A former monk will traverse the stony trails of Carrauntoohil this weekend to raise awareness for world hunger. Photo: Cahir Davitt

‘I've seen the cold face of hunger’

A former monk who has witnessed children dying from starvation is set to become the first person ever to climb Carrauntoohil barefoot.

Cork man Pat McMahon, founder of Indian-based charity Mothers First, will attempt the agonising five hour climb up Ireland’s highest mountain on Saturday to mark World Food Day.

The pilgrimage is partly in response to the Irish media’s lack of coverage of extreme global hunger which Pat says has been rising for the past five years.

Pat told the Cork Independent that his experiences in some of the poorest parts of the world have changed him forever.

“I’m nothing special, I’m not a saint, it’s just that what I’ve seen is so horrific. I remember a child I saw dying of hunger maybe 12 or 13 years ago called Sonny and it was like a before and after moment. It's just horrific,” said Pat.

Having undertaken many pilgrimages in India, Pat is confident that his fitness and willpower will be enough to get him through Saturday’s attempt.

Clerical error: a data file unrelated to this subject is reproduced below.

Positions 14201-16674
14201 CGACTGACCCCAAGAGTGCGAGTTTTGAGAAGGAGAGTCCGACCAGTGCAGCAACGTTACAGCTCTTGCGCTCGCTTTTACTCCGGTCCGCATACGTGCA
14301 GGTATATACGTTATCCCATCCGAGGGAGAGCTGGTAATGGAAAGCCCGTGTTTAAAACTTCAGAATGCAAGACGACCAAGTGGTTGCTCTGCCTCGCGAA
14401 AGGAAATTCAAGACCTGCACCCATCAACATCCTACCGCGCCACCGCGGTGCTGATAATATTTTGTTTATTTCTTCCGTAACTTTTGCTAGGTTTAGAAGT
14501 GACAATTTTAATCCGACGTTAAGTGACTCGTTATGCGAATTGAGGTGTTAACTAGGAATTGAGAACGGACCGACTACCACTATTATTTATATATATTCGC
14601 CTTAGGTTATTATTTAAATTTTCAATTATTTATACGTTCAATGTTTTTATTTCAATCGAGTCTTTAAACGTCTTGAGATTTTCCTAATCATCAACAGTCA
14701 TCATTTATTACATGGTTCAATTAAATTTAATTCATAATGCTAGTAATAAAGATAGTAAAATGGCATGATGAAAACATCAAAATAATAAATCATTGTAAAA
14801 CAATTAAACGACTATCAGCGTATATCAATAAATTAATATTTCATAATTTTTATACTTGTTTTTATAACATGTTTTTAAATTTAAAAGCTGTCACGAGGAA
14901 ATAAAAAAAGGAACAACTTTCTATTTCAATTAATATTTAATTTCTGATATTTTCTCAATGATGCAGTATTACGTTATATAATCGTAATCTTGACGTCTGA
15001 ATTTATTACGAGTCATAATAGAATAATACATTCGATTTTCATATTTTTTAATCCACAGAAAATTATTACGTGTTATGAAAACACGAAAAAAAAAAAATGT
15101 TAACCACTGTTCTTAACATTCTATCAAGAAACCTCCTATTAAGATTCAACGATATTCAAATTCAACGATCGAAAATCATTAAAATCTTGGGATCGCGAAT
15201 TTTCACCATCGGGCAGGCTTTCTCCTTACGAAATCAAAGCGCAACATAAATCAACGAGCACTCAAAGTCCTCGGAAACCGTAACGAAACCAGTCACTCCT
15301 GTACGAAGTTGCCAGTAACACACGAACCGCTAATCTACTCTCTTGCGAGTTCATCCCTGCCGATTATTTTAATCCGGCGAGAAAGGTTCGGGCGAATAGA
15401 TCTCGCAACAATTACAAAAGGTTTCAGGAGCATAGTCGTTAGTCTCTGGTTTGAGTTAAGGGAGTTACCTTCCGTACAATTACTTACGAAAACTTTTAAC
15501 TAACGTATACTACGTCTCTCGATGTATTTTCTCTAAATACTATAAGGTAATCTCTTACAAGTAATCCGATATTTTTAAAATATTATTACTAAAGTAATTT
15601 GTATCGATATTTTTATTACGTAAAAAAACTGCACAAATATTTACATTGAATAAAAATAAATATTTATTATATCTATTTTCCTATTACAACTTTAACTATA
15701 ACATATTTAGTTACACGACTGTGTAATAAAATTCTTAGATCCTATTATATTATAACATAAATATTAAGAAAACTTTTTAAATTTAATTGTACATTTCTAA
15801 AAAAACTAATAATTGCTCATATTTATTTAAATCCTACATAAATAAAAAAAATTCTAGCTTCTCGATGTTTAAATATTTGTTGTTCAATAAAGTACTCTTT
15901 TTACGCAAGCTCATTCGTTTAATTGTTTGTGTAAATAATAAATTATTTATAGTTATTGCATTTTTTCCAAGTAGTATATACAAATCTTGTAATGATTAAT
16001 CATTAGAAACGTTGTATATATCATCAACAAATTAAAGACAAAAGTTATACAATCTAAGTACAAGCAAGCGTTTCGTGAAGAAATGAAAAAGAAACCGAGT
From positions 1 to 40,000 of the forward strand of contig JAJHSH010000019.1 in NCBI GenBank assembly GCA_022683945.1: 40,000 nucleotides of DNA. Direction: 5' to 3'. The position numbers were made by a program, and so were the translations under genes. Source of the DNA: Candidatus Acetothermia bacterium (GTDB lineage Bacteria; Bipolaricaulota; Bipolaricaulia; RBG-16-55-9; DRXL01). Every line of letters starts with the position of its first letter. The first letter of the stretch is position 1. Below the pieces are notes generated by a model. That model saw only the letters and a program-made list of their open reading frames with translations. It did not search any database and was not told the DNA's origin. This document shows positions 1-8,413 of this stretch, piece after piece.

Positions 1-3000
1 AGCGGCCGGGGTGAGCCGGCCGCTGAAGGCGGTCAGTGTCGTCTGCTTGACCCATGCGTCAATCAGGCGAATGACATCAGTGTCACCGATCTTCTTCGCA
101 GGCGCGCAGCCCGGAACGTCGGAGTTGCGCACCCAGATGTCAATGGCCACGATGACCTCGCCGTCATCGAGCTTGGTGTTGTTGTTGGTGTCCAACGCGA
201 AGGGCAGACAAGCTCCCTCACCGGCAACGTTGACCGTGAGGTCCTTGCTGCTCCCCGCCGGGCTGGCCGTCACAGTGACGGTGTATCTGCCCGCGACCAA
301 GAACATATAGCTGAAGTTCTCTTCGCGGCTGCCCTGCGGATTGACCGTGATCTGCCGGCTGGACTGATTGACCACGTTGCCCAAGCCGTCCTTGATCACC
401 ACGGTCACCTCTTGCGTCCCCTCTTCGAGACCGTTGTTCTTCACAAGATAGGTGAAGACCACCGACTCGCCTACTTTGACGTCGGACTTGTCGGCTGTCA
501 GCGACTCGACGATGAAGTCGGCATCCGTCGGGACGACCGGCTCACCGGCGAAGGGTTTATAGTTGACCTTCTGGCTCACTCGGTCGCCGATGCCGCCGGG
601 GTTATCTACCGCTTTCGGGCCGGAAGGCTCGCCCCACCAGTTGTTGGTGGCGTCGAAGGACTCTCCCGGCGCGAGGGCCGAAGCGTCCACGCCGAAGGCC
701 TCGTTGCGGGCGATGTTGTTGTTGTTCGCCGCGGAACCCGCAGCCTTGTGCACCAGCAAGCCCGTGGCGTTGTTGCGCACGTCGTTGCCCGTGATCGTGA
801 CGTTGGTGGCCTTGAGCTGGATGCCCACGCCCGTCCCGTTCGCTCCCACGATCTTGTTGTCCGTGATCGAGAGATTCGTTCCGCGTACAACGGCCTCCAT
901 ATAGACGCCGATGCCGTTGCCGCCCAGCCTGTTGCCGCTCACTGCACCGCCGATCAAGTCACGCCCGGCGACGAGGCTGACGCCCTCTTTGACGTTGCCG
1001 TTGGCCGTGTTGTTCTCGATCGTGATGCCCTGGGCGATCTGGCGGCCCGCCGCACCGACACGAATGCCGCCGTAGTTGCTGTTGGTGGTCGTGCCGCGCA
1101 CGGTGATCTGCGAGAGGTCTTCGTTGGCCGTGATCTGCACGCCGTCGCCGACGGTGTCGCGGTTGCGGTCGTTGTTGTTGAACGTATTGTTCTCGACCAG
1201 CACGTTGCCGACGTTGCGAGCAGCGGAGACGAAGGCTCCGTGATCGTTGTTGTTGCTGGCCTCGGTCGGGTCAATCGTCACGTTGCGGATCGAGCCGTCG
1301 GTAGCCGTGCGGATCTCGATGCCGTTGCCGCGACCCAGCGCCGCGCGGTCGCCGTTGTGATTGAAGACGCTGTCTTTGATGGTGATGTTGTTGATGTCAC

“I'd be fit anyway and I know what my feet can take. I know it's bloody painful but as long as your feet are in good condition, it's doable,” he said.

One of Pat’s main goals is to raise awareness of global hunger and to increase media coverage around the subject so that the general public can be better informed.

“We know what Trump is eating but we don't know about extreme global hunger. People are literally starving. The World Food Programme is actually pulling out of areas and giving half rations purely because they don't have enough food. It costs the World Food Programme something like 25 cent to give a meal to an adult and even at that they have to half their rations. We need to be talking about what's actually important,” said Pat.

A recent UN report on extreme hunger in South Sudan described “catastrophic” levels of food insecurity, disease, and availability and access to health and water services.

In the same report, household surveys revealed that 97 per cent of the households are restricting adult portion size to save food for children.

Despite this humanitarian emergency, Pat says humanitarian response plans are underfunded by between 45 to 50 per cent.

According to Pat, the World Food Programme is about €5 billion short of what is needed to begin to reverse world hunger, a figure he says in “minimal” in the context of global spending.

He said: “A child is dying every five seconds from hunger, and when you think it's just because of a lack of food, it's not like some fancy medicine or some treatment.”

Pat is now calling on all media outlets and members of the public to do what they can to “wake us up” to the harsh reality faced by so many in our world.

For more information on Pat’s pilgrimage and to donate to his cause, visit mothersfirstcharity.org.